The President also has a role in times of unrest. While legal authorities include using the army to defuse violent rioting, the symbolic role as a leader is equally as important. President Donald J. Trump opted to use that role to call the protestors “THUGS” on his Twitter account. This does nothing but villainize those fighting for a legitimate cause and undermine the true injustice at the core of this.
Former President Barack Obama, attempting to take the helm as the elder statesman, also released a statement. His, too, was flawed.
“But it falls on all of us, regardless of our race or station — including the majority of men and women in law enforcement who take pride in doing their tough job the right way, every day — to work together to create a ‘new normal’ in which the legacy of bigotry and unequal treatment no longer infects our institutions or our hearts,” Obama wrote.
Obama made the mistake of making this about cops who do their job “the right way.” This further dilutes the conversation away from the innocent Black people dying on the street.
Additionally, it cannot be said that there are any cops that do their jobs the “right way” as long as there are police who victimize Black people unfairly. Until police start holding their colleagues accountable for, among other things, murder, it cannot be said that there are any who do their jobs the “right way.”
Addressing the non-Black public: We must not only be aware of our privileges, but also be aware of the power they wield. We must recognize the consequences of using that privilege in seemingly harmless ways — such as calling the police on a Black person without true, valid reasoning. By doing so, you are endangering their life. This is a time where everybody is going through a lot of turmoil, so it is important to show solidarity.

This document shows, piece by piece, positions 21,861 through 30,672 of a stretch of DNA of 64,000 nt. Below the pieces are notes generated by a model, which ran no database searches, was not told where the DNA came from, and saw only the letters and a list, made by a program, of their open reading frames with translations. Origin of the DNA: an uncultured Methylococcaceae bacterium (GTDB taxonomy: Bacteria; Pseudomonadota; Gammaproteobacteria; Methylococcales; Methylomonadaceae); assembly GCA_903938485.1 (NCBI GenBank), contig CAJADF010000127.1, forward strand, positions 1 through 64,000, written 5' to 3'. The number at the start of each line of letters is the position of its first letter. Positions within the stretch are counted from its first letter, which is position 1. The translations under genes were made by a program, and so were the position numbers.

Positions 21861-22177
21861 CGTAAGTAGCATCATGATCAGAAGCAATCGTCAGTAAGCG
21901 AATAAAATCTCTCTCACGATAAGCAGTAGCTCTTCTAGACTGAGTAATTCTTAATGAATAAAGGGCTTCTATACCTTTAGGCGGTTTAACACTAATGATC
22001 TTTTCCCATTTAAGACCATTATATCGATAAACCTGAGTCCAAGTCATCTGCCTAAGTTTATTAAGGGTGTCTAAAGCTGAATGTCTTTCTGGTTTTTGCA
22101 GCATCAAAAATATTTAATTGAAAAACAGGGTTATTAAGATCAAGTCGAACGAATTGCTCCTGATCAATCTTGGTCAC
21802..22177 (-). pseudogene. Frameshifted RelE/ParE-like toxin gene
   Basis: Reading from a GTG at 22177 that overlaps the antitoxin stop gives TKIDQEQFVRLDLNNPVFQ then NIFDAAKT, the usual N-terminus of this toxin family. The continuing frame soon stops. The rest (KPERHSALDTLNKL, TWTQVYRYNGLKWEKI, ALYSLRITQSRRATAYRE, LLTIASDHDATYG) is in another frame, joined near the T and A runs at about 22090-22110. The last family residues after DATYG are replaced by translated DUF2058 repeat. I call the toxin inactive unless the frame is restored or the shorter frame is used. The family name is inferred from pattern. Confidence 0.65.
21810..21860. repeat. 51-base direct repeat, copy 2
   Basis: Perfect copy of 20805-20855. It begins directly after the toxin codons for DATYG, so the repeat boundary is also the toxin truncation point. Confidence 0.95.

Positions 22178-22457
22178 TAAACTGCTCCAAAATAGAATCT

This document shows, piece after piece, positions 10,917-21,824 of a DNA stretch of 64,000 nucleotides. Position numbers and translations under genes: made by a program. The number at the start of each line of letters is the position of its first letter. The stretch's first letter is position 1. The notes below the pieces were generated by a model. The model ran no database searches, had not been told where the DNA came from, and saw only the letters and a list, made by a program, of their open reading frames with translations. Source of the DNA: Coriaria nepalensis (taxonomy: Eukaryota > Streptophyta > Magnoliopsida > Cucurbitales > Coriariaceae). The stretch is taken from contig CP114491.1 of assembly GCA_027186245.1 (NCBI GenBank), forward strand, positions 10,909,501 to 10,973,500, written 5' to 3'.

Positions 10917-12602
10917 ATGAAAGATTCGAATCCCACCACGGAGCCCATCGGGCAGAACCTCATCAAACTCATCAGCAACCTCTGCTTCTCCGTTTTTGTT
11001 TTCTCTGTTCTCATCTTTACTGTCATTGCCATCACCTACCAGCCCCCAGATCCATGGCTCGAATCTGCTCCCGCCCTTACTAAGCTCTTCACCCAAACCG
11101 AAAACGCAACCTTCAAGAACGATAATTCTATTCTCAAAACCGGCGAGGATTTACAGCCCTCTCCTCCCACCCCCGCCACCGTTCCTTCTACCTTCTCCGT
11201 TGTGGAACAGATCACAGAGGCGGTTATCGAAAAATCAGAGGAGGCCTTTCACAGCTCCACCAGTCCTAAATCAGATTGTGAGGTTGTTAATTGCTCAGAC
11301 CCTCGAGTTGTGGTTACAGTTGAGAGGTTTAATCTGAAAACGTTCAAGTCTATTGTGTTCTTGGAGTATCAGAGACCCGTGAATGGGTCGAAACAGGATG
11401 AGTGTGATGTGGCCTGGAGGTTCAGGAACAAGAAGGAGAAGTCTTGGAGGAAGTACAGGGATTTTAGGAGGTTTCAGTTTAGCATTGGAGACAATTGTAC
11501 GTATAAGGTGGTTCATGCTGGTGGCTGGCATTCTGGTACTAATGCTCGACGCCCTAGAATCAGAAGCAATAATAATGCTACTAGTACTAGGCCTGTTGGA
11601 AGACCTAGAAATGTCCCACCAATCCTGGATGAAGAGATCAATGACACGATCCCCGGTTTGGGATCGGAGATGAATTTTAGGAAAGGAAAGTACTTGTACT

Community outreach is critical here. First, do your research about the history of discrimination in the United States and understand the context of modern day prejudice. Then, ask your Black peers not to rehash their trauma, but how you can help. Then, do it.
Performative activism is not the answer here. Posting a hashtag is useful, but for the disingenuous who post a remembrance and do nothing more: Your help is superficial. Meaningful action is a requirement if you truly care for these issues.
The ways you can actually help include donating to Floyd’s family’s GoFundMe page, the Minnesota Freedom Fund (a group that helps free protestors) and Reclaim the Block, a grassroots organization that helps fund community needs.
We must recognize the power our privilege contains. That power can be used to aid our marginalized Americans or it can be abused and cause our discriminated peers unimaginable harm. We must help the Black community resist the oppression it has been subjected to for 500 years.
The Daily Targum's editorials represent the views of the majority of the 152nd editorial board. Columns, cartoons and letters do not necessarily reflect the views of the Targum Publishing Company or its staff.